Theodore Slate - Aug 17, 2015
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News about global warming, increasing world population and disappearance of flora and fauna may make us feel depressed, but there is no need to lose hope. This is because progressive governments in many developed as well as developing countries have earmarked large areas of land as part of their effort to conserve land for future generations. Here is a list of 10 national parks and marine reserves that were opened for the visitors only recently.  Brought to you by

Sable Island National Park Reserve


The 43rd national park in Canada, opened in July 2013, is located on an island that is 290 kilometers to the southeast of Halifax. The home to just 6 permanent residents who look after the meteorology station sustains over 500 Sable Island Horses that freely roam around. The shores of the island also welcome more than 50,000 gray seals. The Sable Island is also known for ship wrecks during the colonial period. The 42-kilometer strip is referred to as the “Graveyard of the Atlantic.”

Lusaka National Park


While most of the parks in Africa are located far away from cities, the new Lusaka National Park lies 30 kilometers to the southeast of Zambia’s capital. Opened in May 2015, the national park consists of a tourist center and game-viewing platforms. The park is Chalimbana river system’s key water catchment area. It is also home to as many as 22 different wild animal species, including impala, nyala, zebra, giraffe, kudu and white rhino.

Wakhan National Park


Until 2009, there was no protected land in Afghanistan. The creation of the Band-e Amir National Park in Bamyan Province by international conservation groups set the ball rolling. The Wakham National Park, the second one in Afaghanistan and much larger than the first one, was opened in April 2014. Wakham with its alpine grasslands and rugged hills is located in the northeastern corner, the meeting point of the Pamir Mountains and Hindu Kush.

Patagonia Park


The Patagonia Park in southern Chile’s Aysen region was opened recently to the public. The overgrazed ranchland located in the Chacabuco Valley which is ecologically very precious is likely to be the largest new national park established in the 21st century. The park boasts of reinvigorated puma, condor and endangered huemul deer populations. The grand opening of the park is scheduled for early 2016.

Pacific Remote Islands Marine National Monument


This is the world’s largest marine reserve. Created in September 2014, it protects patches of the Pacific Ocean surrounding the islands and atolls controlled by the US. The protected area supposedly holds several undersea mountains and thriving deep water coral colonies, which form the habitat for turtles, tunas, manta rays, sharks, seabirds and cetaceans.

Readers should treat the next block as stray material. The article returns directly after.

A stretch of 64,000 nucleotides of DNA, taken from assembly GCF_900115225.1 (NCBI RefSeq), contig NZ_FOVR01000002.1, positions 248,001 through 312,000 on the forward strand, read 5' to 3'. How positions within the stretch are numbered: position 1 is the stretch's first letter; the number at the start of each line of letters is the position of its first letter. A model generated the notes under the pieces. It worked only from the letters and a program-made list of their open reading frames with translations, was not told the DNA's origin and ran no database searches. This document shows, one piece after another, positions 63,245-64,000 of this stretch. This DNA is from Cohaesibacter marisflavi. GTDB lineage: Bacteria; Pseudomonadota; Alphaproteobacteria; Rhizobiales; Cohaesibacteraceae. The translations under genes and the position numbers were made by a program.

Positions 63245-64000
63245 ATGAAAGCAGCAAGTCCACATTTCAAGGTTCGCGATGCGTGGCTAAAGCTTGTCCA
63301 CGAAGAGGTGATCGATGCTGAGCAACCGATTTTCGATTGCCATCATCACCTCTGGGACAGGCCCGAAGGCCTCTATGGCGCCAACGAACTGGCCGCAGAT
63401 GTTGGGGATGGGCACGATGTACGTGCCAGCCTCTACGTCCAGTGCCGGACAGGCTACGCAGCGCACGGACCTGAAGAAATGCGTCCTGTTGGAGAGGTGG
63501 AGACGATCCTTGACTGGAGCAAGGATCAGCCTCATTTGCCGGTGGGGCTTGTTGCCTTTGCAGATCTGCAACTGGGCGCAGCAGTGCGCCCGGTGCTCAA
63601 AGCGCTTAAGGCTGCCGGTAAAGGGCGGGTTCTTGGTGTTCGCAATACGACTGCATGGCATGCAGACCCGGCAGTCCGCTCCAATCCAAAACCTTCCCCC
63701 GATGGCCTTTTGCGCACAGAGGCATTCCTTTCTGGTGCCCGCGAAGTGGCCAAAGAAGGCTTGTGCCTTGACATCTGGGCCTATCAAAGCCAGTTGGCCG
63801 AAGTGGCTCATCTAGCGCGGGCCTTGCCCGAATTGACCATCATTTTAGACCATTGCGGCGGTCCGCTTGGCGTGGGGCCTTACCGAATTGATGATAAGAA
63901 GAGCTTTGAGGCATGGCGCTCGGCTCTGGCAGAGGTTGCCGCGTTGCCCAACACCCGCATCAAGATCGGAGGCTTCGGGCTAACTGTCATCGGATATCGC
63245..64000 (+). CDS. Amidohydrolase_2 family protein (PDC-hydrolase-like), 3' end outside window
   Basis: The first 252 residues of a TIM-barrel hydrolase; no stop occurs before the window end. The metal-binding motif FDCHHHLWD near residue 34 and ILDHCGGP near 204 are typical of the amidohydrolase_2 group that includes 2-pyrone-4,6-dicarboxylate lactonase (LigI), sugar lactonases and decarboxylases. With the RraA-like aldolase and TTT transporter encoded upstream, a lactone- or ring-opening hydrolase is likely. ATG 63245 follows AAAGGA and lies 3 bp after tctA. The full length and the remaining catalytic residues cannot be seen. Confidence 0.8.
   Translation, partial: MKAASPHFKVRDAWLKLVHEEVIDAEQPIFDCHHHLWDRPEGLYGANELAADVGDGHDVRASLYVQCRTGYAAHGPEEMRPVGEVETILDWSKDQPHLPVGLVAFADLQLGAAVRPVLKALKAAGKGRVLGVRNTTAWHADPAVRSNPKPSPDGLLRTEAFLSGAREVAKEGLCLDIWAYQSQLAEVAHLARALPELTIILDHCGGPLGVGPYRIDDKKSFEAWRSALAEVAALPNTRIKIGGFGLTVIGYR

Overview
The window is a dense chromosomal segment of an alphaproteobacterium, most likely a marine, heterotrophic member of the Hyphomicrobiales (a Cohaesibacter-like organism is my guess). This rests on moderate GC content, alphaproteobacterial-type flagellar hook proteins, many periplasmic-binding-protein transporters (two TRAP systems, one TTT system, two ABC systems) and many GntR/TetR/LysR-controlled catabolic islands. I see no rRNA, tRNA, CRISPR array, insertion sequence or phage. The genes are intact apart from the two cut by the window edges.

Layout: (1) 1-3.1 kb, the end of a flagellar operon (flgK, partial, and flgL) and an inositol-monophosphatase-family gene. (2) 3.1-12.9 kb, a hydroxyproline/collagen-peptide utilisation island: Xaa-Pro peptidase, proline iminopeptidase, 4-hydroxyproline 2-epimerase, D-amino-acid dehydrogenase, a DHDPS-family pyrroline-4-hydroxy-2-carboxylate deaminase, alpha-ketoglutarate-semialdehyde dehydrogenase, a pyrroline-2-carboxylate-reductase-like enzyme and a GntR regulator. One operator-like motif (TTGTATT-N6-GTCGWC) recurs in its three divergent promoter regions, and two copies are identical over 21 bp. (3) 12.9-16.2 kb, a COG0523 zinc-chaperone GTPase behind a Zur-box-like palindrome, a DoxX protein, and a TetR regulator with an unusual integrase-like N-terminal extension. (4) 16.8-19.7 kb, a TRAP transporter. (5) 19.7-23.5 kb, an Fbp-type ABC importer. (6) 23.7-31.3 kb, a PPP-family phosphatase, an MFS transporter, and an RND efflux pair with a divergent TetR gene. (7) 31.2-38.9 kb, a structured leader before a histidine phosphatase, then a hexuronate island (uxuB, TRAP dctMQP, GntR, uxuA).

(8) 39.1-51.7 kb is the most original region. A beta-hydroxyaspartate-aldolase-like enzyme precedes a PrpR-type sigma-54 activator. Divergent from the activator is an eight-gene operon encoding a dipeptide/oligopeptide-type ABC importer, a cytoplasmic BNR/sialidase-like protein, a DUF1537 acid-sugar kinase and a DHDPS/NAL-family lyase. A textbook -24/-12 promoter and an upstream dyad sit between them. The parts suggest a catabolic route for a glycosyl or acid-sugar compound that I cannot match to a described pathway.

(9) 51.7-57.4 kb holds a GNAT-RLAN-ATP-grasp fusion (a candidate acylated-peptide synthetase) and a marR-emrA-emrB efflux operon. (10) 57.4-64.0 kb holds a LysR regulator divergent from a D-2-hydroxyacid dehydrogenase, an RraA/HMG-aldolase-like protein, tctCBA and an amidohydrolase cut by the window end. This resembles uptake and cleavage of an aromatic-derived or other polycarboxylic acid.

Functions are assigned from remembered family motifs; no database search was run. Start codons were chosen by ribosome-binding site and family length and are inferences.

Pitcairn Islands Marine Reserve

British Overseas Territories

In March this year, the British created the largest continuous marine park, surrounding the Pitcairn Islands, an overseas territory of the British. The goal of this marine reserve is protecting the ocean wealth from illegal fishing activities and safeguarding endemic species such as the butterfly fish and squirrelfish, among many others.

Kimberley National Park


About 2 million hectare of land in the Kimberley region in Western Australia abandoned by two big mining companies will soon be converted into a national park. The reserve will include the existing Prince Regent, Lawley River and Mitchell River national parks so as to become Australia’s biggest national park.

El Impenetrable National Park


Supported by crowd funding, the untouched estancia of a murdered rancher was converted into a new national park. El Impenetrable Forest, a swampy jungle in the northern part of Argentina is rich in biodiversity. It was declared a national park in October 2014 and it provides protection to such endangered species as crowned solitary eagles, jaguars and giant armadillos. However, the National Parks Administration of Argentina has not yet exerted its control over the park.

Pinnacles National Park


Created in January 2013, the newest national park of America preserves a mountainous region in central California known for its rock formations that are heavily eroded because of fire, ice and volcanic activity for 23 million years. The enthralling wildflowers in this area are pollinated by as many as 400 different species of bees. You also get to see the California condor or watch 13 different species of bats within caves along the 32 miles of exploration trails available for visitors.

Hunsruck-Hochwald National Park


Opened in March 2015, the newest national park in Europe is located just 90 minutes drive away to the southwest from Frankfurt Airport and 60 minutes to the east from Luxembourg Airport. The national park is nestled between Mosel vineyards in the north and the Rhine in the east. The reserve provides protection to thriving moorland, ancient beech trees, and rolling arnica as well as nardus grasslands. Additionally, it is a habitat for black storks and some of Europe’s largest wild forest cat populations.

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